The American Dental Association is an important resource for physicians, dentists, oral hygienists and oral surgeons, providing updated information regarding a number of topics surrounding dentistry. The association has released a set of guidelines that offer physicians and dentists an indication as to whether it may be appropriate to utilize antibiotic prophylaxis as a way to prevent infection when a particular dental procedure needs to be carried out, and when the use of this strategy may hold risks that outweigh the potential benefits.
In the past, the use of antibiotics prior to undergoing a dental procedure was quite common. Recent changes to the antibiotic prophylaxis offered by the ADD now states that this strategy should be used less frequently than in the past, in order to avoid potential complications, with the development of antibiotic resistance being of the most significant concern.
According to the new data released by the ADD7, dentists and physicians should now only consider the use of an antibiotic prophylaxis strategy in patients who have been diagnosed with a particular heart-related condition that could predispose the patient to the development of infective endocarditis as a complication of a dental procedure. Additionally, patients with prosthetic joints might also be at a higher risk of a hematogenous infection at the particular location where the prosthetic joint is located. In such a case, antibiotic prophylaxis might also be useful. In all other instances, this preventative strategy is not recommended.
Dental procedures are often required to fix crooked teeth, to treat an infectious tooth, to provide a relief of the symptoms caused by an oral disease, and in some other scenarios. The execution of such a procedure can place a patient at a risk of developing infection, which may develop after the procedure has been completed. Antibiotic prophylaxis provides a method of preventing an infection as a complication of a dental procedure, but recent changes to the ADD guidelines for this option suggests that the use of antibiotics prior to performing a dental procedure is not truly as crucial as once thought.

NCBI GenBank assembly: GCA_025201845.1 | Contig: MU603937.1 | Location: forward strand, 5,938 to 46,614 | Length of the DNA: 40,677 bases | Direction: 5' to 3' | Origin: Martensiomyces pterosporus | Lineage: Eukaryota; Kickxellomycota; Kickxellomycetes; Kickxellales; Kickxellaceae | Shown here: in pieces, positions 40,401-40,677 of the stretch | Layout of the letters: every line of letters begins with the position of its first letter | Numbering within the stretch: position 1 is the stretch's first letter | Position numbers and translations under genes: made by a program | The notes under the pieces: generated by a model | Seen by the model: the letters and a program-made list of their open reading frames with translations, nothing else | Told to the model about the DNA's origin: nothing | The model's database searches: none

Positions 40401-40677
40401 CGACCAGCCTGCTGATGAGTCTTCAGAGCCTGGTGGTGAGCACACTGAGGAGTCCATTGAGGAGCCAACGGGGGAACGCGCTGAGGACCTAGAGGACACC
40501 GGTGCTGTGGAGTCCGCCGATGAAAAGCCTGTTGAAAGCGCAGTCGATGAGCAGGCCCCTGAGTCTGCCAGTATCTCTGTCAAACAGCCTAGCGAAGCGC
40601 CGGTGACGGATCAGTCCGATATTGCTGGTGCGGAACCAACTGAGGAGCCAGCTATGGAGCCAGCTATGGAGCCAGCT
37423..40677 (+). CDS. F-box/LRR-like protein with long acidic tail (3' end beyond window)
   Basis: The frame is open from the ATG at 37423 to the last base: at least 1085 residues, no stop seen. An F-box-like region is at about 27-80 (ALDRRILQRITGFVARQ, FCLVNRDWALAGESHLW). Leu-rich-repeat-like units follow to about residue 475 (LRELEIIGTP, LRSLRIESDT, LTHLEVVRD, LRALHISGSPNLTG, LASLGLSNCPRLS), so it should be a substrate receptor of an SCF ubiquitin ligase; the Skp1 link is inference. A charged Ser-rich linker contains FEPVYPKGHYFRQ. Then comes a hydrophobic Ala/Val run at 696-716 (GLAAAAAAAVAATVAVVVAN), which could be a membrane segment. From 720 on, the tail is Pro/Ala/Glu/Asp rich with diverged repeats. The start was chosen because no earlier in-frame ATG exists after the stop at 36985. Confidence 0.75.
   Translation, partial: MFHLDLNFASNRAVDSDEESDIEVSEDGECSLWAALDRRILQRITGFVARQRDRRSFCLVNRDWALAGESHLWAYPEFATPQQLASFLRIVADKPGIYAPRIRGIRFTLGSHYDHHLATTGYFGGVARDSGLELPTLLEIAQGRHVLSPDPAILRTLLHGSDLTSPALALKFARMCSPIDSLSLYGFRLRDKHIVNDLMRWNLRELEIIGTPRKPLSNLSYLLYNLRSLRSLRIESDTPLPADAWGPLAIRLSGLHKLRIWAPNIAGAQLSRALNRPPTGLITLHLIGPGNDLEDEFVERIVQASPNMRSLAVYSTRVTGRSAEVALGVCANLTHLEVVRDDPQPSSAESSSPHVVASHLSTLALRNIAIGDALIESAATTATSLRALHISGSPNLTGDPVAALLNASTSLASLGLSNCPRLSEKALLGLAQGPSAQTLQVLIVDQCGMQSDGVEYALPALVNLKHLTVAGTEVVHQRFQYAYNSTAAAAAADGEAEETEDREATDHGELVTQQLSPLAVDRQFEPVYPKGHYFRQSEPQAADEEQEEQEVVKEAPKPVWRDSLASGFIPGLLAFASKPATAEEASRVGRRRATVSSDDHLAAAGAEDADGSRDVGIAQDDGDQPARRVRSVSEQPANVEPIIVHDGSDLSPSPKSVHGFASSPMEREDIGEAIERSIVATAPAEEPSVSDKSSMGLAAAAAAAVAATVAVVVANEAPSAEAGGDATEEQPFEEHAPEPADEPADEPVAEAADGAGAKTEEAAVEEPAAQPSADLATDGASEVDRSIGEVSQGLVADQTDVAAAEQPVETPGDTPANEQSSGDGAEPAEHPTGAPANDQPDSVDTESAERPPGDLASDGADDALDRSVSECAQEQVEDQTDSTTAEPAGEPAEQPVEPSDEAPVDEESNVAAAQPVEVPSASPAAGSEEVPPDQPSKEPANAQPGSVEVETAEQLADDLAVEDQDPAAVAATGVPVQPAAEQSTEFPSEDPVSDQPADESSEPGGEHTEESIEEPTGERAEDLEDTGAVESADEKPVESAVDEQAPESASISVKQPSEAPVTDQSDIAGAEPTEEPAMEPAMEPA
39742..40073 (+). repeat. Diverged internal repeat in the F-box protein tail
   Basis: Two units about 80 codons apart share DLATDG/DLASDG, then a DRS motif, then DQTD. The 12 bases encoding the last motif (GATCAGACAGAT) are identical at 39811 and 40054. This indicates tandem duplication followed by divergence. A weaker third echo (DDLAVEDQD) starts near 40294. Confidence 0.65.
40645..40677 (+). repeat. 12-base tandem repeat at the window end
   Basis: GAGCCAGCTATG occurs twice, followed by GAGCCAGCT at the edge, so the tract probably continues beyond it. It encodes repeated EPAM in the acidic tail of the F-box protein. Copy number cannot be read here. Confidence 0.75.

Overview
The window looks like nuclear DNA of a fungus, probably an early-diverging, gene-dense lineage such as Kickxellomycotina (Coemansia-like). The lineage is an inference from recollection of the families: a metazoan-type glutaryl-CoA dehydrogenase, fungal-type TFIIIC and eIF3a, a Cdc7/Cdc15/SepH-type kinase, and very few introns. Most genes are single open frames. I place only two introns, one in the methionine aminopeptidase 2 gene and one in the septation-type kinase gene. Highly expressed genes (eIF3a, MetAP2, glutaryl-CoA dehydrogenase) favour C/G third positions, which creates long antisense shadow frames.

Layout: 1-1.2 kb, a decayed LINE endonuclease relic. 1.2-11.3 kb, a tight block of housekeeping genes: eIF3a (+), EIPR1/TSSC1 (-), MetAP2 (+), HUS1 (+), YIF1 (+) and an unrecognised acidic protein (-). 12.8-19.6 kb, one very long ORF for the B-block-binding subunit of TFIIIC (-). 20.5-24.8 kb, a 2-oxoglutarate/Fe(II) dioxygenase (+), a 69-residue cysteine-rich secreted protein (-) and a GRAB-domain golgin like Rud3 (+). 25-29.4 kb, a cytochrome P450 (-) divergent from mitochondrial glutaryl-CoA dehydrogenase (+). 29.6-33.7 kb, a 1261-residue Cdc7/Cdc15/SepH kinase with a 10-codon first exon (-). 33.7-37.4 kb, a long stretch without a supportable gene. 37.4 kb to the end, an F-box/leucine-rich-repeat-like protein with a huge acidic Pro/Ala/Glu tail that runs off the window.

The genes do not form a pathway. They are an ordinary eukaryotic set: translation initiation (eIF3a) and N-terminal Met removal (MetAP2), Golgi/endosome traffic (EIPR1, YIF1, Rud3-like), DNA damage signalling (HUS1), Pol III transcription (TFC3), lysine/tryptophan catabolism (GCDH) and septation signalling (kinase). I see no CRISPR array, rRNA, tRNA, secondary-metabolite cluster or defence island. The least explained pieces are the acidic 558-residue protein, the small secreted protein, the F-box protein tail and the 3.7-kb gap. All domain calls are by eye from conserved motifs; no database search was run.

1 Multiple Authors. Mouth: A portal to the body. Dental Research Journal. 2012. https://www.ncbi.nlm.nih.gov/pmc/articles/PMC3612210/
2 Common Dental Procedures. Your Oral Health CA.
3 Multiple Authors. Dental procedures, antibiotic prophylaxis, and endocarditis among people with prosthetic heart valves: nationwide population based cohort and a case crossover study. The BMJ. 7 September 2017. https://www.ncbi.nlm.nih.gov/pmc/articles/PMC5588045/
4 Carl Llor, Lars Bjerrum. Antimicrobial resistance: risk associated with antibiotic overuse and initiatives to reduce the problem. Therapeutic Advances in Drug Safety. December 2014. https://www.ncbi.nlm.nih.gov/pmc/articles/PMC4232501/
5 Everett Stephens. Antibiotics (Side Effects, List, Types). EMedicine Health. https://www.emedicinehealth.com/antibiotics/article_em.htm#what_are_symptoms_of_an_allegic_reaction_to_an_antibiotic
6 Claudia Spampinato, Dario Leonardi. Candida Infections, Causes, Targets, and Resistance Mechanisms: Traditional and Alternative Antifungal Agents. BioMed Research International. 26 June 2013. https://www.ncbi.nlm.nih.gov/pmc/articles/PMC3708393/
7 Antibiotic Prophylaxis Prior to Dental Procedures. https://www.ada.org/en/member-center/oral-health-topics/antibiotic-prophylaxis